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For U.S. Manufacturers, the following are the similarities between the evolution of the U.S. Motorcycle business and the U.S. Car business:U.S. manufacturers of both motorcycles and cars have enjoyed an initial success as pioneers in this business. They have also had the advantage of having a larger market.These manufacturing industry in the U.S. for both motorcycles and cars are characterized by a few heavy weights.For the car industry, it is the Big 3 comprising GM, Ford and Chrysler, while in the motor cycle industry it is Harley Davidson and India.U.S. motorcycle and car manufacturers tend to go public to raise funds.The management teams of U.S. motorcycle and car manufacturers tend to be top heavy. In fact, Harley Davidson had to cut the positions of SVP Marketing and Operations in order to remove this problem.U.S. motorcycle and car manufacturers tend to have loyalty from baby boomers (who have higher incomes). They form a strong link with the older generation but have had some trouble with winning over the younger generation.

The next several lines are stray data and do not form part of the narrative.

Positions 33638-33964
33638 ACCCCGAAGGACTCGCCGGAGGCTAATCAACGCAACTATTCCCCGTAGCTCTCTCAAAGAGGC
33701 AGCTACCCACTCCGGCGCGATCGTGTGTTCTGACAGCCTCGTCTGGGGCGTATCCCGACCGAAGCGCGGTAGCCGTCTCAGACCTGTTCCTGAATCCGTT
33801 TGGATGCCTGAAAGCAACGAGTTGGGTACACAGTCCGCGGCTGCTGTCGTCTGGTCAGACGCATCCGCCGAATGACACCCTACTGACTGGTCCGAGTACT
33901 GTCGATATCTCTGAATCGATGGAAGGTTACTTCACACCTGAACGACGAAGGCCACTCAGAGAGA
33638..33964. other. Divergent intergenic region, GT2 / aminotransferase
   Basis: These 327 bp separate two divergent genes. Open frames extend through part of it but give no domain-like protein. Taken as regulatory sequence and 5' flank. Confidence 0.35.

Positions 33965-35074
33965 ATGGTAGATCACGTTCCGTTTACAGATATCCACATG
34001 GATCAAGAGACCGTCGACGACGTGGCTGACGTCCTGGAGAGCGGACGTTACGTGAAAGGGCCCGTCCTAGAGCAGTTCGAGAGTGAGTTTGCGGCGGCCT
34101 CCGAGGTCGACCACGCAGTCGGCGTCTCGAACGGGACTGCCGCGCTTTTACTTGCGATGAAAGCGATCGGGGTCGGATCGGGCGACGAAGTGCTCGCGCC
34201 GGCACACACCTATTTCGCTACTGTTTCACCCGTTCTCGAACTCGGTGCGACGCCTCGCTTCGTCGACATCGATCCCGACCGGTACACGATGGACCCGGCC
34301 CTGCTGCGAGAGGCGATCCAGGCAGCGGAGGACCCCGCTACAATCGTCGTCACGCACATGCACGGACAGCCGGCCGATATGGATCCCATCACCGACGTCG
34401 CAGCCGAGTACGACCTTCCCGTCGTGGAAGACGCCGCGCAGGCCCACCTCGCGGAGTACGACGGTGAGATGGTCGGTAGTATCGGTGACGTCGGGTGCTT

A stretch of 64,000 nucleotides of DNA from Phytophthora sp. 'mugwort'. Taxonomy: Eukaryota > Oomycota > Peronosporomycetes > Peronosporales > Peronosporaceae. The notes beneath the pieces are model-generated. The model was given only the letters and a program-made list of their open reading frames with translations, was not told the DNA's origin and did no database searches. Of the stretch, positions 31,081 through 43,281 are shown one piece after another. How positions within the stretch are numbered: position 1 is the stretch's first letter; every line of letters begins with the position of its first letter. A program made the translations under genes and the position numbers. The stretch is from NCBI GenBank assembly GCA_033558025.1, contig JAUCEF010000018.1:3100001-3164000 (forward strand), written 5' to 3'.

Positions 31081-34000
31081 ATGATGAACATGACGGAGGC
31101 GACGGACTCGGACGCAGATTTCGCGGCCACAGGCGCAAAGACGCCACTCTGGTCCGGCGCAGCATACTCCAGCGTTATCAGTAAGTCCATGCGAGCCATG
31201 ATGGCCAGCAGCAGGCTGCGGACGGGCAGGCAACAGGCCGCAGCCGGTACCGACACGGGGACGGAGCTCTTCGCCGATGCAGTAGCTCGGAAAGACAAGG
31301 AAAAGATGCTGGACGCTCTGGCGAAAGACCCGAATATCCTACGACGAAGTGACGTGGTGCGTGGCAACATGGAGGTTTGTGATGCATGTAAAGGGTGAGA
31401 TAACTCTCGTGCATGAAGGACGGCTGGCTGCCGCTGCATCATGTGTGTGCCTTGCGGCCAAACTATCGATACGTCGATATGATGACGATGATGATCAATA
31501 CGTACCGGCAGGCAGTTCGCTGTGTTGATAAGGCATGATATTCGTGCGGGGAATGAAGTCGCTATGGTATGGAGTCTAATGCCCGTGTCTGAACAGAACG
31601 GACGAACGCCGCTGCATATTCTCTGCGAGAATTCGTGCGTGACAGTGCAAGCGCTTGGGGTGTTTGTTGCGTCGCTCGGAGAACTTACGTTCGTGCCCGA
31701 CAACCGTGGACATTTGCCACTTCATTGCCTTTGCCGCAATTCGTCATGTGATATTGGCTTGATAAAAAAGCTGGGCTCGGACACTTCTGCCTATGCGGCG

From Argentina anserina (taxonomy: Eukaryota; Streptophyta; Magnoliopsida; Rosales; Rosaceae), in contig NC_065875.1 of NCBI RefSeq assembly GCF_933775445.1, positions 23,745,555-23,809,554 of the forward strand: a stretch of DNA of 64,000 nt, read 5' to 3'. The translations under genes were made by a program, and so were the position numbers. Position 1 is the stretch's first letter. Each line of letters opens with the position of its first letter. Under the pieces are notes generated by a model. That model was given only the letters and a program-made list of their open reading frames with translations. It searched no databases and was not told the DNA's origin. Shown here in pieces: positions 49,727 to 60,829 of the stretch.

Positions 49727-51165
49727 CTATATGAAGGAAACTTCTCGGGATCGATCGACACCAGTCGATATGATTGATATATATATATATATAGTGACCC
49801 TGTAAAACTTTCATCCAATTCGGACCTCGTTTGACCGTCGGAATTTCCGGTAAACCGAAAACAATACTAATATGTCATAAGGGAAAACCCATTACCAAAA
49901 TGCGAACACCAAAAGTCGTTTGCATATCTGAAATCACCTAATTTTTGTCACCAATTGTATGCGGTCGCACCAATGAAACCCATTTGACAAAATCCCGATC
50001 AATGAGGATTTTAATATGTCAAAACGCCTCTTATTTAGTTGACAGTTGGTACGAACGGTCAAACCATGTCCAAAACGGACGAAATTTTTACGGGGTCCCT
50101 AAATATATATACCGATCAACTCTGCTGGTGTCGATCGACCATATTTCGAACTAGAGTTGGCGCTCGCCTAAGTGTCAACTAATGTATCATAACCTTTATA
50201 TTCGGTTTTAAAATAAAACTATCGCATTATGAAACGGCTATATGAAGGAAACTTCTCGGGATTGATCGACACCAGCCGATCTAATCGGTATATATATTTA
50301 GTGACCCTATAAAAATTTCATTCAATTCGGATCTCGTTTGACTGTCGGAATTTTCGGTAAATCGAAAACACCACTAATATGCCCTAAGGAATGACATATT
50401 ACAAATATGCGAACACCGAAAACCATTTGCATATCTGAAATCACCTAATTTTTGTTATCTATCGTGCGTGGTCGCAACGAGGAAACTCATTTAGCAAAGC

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For Asian Manufacturers, the following are the similarities between the evolution of the U.S. Motorcycle business and the U.S. Car business:
Asian motorcycle and car manufacturers first achieve success in their countries and then move into the U.S. Market to look for a larger market for their products.They initially had problems getting into the U.S. market because of protectionalism.For example, Harley Davidson requested and got tariff protection from the U.S. government. It got a five-year, self-liquidating tariff by then U.S. President Ronald Reagan.The Asian Manufacturers had lower priced products so they were able to break into the U.S. market. They targeted a younger customer base with less disposable income.For example, the Honda motorcycle moved into Harley Davidson’s market by appealing to a lower priced market and by 1965, they had a 50% share of the market. After this other Japanese firms like Yamaha, Suzuki and Kawasaki.In addition, they also had good quality products. Examples are the Toyota and Honda cars and later on the Hyundai.